the quiet day: a good day for a drive and being mindful


sunday, september 21 was the quiet day. a movement started by the quiet place project. a day when we all stop yelling at each other. we write everything in lowercase. during the quiet day you should not write anything with your caps-lock on (and no — don’t use the shift key either). the use of lowercase writing can be a strong symbol that can show that we want some peace and quiet. i found out about it in 2012; it didn’t repeat. but i still observed it.

I spent Sunday being both quiet and mindful. Quiet mainly because I woke up Saturday without my voice. I’ve been down with a cold that won’t go away. And for the first time in my life I lost my voice! The maiden and the crone however wouldn’t let me rest my voice. Despite my inability to answer them they kept talking and asking me questions and expecting answers. I was glad to have a errand to run to get out and enjoy some quiet.


Usually I listen to music when I drive. But today I listened to the road noise. The wind. The engine. It reminded me of a time when I owned a car without a radio. Without realizing it, I became attuned to the sound of that car and I always knew when something was wrong – because the car sounded different. So sometimes, turn off the radio or music, and just listen.


I love cruise control. It allows me to travel at a consistent speed. I can always tell if I am behind someone without cruise control. I don’t think people realize how much their speed shifts up and down. I would encourage you to use cruise control if you have it.


I live in a rural area, so I use a lot of back roads and secondary roads. I also see a lot of animals that have been killed trying to cross these sometimes busy roads. It breaks my heart to see them sprawled out and left on the road. If safe to do so, I will stop and move them to the side of the road. It seems cruel to leave their bodies on the road to suffer more indignity. I saw some pictures of a photo project a woman did where she laid flowers around the victims to honour their soul and spirit. So I did just that today.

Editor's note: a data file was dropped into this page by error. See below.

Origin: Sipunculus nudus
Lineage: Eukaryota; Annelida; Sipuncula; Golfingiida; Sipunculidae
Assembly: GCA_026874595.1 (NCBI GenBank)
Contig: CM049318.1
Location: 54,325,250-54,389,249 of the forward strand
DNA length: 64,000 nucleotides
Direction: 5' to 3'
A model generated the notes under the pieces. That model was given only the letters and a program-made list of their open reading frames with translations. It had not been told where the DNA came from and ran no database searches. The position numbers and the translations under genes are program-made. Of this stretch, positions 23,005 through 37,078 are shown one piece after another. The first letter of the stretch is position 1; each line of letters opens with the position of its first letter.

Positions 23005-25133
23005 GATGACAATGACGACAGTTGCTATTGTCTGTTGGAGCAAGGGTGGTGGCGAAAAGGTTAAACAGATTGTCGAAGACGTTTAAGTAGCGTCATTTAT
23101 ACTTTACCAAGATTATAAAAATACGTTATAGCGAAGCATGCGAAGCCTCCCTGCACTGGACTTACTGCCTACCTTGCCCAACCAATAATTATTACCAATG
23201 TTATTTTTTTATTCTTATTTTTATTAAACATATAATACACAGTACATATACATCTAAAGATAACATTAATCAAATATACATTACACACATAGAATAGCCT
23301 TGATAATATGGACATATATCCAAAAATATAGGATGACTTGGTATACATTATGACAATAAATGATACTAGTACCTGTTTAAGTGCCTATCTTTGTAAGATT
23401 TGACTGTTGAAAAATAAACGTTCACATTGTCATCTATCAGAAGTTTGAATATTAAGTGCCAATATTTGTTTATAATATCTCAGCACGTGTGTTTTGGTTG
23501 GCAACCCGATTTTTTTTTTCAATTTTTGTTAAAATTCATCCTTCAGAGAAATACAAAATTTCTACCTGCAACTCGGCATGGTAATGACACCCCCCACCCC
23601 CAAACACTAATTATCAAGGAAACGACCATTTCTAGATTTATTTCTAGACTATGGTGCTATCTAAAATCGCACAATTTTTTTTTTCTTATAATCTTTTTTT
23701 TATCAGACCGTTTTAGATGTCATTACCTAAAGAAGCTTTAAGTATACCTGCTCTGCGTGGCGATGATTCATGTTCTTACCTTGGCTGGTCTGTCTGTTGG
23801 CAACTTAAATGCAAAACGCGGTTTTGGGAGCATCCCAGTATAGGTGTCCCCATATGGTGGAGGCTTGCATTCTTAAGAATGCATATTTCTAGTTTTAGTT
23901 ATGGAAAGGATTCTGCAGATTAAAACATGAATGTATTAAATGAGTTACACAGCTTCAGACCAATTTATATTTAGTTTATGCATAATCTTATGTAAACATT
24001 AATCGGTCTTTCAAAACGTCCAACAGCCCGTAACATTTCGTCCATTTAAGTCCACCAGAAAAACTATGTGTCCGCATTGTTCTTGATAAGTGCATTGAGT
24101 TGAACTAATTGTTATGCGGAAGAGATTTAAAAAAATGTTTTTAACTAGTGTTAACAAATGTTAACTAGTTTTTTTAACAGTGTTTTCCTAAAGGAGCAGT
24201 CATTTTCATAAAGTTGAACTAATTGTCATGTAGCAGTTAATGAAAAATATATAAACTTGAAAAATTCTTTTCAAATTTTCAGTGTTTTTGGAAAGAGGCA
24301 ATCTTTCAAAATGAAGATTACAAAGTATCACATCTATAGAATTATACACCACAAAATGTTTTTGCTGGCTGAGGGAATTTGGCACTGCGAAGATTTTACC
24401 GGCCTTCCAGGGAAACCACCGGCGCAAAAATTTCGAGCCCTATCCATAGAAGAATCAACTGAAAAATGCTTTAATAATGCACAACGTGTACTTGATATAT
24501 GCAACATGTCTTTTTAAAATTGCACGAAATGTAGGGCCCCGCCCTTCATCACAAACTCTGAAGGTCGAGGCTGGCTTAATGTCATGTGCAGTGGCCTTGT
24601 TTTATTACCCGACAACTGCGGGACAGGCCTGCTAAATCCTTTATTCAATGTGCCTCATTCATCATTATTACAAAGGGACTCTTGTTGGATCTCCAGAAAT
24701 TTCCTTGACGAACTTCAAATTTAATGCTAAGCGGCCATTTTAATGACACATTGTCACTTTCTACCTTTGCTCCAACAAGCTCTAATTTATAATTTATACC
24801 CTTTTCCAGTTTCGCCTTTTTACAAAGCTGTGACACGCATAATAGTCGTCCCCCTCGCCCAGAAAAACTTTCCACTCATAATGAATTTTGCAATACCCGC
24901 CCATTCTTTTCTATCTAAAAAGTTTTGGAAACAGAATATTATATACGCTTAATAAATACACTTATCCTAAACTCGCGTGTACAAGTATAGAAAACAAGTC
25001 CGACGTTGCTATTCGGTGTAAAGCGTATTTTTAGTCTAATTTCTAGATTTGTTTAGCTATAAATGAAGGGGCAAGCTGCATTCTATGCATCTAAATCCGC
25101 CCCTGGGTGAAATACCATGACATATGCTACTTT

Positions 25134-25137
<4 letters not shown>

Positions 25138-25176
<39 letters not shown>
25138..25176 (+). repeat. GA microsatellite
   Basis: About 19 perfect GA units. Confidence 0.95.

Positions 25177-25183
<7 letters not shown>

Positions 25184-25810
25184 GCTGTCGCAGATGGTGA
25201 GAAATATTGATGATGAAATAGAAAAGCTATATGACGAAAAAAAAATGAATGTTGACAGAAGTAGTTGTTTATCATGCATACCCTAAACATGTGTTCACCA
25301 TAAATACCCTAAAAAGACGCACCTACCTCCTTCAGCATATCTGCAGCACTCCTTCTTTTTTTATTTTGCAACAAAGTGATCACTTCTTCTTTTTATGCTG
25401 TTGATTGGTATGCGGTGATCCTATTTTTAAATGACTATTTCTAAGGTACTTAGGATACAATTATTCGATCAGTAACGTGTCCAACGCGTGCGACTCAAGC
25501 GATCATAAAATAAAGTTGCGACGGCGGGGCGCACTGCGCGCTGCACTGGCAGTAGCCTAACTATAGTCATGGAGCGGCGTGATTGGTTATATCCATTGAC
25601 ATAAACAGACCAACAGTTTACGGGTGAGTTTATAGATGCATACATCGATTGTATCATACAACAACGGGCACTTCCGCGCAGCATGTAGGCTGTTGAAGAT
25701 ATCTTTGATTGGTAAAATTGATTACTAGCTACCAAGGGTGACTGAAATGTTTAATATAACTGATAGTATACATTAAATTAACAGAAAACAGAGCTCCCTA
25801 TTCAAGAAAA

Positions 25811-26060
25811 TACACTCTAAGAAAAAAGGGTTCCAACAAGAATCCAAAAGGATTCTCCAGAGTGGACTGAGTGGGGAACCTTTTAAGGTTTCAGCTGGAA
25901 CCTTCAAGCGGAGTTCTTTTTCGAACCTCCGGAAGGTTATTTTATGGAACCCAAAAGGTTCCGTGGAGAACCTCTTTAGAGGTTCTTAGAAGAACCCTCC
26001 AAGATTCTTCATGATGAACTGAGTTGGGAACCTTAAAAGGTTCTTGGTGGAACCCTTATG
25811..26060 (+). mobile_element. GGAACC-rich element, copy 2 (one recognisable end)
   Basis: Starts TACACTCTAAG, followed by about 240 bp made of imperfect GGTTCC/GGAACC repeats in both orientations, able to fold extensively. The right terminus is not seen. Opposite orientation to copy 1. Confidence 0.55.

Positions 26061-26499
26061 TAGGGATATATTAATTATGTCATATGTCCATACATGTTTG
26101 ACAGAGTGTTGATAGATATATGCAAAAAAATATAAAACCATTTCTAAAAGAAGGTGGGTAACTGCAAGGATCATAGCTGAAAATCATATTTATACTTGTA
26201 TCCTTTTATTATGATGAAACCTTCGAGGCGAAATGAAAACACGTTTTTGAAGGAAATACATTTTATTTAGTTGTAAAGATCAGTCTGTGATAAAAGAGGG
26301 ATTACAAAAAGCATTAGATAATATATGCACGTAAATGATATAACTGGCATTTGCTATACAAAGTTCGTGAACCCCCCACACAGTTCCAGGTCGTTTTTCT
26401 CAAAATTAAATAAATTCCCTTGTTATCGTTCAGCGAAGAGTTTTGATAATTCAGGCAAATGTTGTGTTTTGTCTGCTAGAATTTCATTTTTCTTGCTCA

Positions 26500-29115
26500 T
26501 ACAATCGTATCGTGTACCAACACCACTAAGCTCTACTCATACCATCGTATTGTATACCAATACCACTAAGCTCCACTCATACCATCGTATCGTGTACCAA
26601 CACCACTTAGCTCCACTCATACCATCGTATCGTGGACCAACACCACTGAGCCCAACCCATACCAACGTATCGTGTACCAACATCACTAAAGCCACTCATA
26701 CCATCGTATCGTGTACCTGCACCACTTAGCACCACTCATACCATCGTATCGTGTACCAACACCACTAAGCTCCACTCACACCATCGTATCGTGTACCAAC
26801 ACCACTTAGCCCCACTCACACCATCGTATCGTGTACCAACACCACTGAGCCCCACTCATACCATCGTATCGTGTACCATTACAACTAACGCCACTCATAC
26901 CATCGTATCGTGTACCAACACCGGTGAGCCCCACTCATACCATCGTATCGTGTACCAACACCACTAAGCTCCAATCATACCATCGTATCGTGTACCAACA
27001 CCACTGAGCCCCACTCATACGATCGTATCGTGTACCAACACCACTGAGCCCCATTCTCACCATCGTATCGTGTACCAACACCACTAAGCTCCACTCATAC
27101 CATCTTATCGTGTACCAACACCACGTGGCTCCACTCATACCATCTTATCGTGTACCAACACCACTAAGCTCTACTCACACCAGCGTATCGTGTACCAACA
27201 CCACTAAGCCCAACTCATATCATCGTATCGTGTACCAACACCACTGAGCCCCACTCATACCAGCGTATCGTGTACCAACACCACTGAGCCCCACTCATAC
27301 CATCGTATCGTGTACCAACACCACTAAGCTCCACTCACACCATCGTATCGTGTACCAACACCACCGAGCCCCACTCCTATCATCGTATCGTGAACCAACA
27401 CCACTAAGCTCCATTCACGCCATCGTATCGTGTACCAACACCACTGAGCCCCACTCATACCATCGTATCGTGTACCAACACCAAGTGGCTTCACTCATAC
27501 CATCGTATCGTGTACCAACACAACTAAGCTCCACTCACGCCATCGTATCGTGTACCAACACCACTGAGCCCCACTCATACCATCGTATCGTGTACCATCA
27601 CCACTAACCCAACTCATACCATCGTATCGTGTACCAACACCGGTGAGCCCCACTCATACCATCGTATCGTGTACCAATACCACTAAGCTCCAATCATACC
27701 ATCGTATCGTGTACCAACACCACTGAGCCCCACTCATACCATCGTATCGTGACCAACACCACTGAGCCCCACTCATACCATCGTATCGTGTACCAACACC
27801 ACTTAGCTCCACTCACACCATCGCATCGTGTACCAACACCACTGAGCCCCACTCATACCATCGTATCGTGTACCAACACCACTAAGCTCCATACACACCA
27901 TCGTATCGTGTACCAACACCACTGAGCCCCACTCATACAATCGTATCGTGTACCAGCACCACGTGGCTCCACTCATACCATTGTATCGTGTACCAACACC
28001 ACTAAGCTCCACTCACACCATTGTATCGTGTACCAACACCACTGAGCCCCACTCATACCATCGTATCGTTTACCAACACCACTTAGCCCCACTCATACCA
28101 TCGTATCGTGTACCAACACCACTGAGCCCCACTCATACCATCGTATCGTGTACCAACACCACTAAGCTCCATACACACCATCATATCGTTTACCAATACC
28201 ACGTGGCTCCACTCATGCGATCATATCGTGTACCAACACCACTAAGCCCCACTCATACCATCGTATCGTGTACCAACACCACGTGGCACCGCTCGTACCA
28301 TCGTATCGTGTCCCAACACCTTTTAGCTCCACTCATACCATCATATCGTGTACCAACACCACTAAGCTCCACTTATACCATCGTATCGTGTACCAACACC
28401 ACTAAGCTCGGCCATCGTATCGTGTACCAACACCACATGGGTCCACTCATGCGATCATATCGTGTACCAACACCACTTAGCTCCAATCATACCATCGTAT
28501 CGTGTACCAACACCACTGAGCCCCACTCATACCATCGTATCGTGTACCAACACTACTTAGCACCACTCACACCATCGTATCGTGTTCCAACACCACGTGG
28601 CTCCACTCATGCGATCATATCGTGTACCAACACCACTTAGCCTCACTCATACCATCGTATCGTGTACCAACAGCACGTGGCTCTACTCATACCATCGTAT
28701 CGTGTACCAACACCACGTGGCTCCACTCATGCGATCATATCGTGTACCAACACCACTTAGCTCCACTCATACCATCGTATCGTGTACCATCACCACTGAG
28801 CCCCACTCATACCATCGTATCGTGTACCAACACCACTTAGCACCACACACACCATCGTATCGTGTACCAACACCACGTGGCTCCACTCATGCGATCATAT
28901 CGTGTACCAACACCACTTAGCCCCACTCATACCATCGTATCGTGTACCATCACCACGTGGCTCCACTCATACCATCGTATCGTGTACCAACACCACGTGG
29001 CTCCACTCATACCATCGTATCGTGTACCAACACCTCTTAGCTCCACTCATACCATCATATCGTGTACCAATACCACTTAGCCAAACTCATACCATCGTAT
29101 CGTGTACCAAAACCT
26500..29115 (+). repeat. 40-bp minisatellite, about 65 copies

Sunday was also the last day of summer. Today is the first full day of Fall. It wasn’t a scorching summer this year in central east Ontario (Canada) but I am still happy to see Fall. I love the usually warm, sunny days and cool evenings. The leaves on trees change from green to red, yellow or orange. Windows can be left open at night for a cool breeze to fill and freshen the house. It is a beautiful time of year. My favourite time of year.


Sunday drives are a time for exploring new trails and quiet country roads. Gryphon and I love to walk. He is my co-pilot. My walking companion. My protector. My best friend. I grew up with cats. After my last cat Tasha died at 16.5 years old I did not think I would be able to have another cat. She had been with me the longest and I was devastated when she died. So, I thought I would get a dog. Gryphon was a rescue dog. I don’t know what he is made up of or how old he really is. He looks like a Leonberger (except he is 70 lbs not 140) and he is at least eight. He has Cushing’s disease – has lost all the muscle mass in his back and hind legs, and is more laid back these days. But he still loves our walks and car rides.


For a couple hours I was able to be one with my thoughts. I was able to notice things that make being alive so great. I love the maiden more than life itself. But if there is one thing I have learned since becoming her mom is that I also need to make time for myself to be by myself.

I am an introvert. I’d much rather be at home reading a book, messing about in my garden, walking the dog, or just sitting and listening to music or watching birds and nature. Having a child with any special need is exhausting. Fetal Alcohol Spectrum Disorder is no exception. Being someone’s external brain takes a lot of energy. It depletes a lot of energy. That is why it is so necessary to take time to fill oneself up again.

It is also a good reason to practice being mindful. Being still. Just being.